The symmetric floor pattern is created with pigment and flour mixtures. Additionally, it includes lichen collected from Finnish forests, animal bones, such as a bear skull and brass bowls. The paintings created directly on the gallery windows were made with pigments, yoghurt and buttermilk.
The organic elements of the installation represent Finnish heritage. A bear skull rests in the middle of the pattern; the most important of the Finnish sacred feasts, Karhunpeijaiset, was held in honour of a hunted bear. The work brings Finnish folk beliefs together with foreign influences that have been significant for the artist. The shape of the floor piece could be seen as a kind of mandala, a sacred diagram used in Buddhism. While the traditional mandala guides to enlightenment, the incomplete patterns of the installation represent a personal, ongoing research.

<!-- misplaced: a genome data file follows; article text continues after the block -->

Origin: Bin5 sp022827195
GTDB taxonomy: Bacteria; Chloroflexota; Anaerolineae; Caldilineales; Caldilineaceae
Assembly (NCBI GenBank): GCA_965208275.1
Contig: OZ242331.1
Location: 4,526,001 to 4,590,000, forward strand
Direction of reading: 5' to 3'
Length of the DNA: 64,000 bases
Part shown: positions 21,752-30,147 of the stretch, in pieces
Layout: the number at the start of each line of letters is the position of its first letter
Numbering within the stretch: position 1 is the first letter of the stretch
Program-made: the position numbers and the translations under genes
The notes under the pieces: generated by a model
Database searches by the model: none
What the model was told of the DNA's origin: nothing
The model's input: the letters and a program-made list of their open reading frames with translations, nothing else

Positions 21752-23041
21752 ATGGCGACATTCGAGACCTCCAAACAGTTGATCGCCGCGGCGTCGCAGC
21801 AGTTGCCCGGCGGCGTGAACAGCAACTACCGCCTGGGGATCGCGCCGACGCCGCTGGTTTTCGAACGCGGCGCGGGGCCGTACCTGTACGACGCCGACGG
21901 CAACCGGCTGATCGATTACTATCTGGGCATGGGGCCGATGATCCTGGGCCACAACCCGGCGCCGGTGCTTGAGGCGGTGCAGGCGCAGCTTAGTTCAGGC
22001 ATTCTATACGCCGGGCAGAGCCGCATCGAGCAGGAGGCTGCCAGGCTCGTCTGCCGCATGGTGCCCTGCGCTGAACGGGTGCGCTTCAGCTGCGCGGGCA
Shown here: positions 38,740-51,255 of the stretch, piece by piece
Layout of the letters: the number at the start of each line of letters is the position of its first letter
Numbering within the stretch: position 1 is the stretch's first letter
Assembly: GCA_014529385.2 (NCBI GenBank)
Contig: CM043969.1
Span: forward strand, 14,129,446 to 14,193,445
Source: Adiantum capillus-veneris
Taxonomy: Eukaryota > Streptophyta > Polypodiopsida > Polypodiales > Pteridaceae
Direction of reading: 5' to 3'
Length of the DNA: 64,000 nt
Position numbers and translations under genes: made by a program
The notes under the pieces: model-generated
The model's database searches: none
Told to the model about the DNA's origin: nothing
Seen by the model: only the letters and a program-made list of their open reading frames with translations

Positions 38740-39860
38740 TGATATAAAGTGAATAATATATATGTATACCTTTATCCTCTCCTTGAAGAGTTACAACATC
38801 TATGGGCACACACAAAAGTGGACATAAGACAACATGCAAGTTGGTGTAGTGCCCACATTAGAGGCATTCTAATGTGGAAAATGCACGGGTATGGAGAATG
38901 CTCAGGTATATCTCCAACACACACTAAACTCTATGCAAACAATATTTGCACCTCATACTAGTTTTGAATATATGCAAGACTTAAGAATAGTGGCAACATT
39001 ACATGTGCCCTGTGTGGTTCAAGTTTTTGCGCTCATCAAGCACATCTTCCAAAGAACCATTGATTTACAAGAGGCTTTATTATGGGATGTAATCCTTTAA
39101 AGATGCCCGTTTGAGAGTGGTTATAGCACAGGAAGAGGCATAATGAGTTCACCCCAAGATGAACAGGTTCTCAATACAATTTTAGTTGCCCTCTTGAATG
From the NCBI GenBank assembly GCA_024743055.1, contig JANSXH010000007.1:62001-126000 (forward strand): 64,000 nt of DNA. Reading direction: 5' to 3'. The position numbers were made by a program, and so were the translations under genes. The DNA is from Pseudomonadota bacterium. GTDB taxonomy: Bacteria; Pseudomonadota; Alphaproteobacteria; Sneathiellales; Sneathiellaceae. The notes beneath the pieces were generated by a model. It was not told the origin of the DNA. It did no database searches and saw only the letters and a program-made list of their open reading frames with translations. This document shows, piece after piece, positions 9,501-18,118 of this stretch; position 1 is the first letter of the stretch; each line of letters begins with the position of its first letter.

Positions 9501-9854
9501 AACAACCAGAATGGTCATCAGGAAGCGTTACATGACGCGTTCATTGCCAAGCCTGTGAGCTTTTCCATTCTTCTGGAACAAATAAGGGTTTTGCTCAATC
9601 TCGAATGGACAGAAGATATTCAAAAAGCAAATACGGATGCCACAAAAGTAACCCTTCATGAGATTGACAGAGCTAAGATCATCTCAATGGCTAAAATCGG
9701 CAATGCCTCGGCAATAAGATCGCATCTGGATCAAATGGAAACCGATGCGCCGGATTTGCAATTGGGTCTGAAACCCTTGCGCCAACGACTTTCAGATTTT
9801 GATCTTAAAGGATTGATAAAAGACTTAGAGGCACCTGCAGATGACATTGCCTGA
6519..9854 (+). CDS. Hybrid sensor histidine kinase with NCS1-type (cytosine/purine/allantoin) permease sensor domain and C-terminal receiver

Exhibition views: Grimmuseum, Berlin, 2012
The origin of the word pyhä (holy) is not connected with any of the religions. The word has been used for thousands of years in different societies to express a dividing border - a border that defines the meaning for different phenomena. Only later pyhä has been taken into use by religions. The languages of the northern peoples don't have a word for religion, but instead place importance on the concept of pyhä.Outi Tikkanen, Sauvojen salaisuus, 2006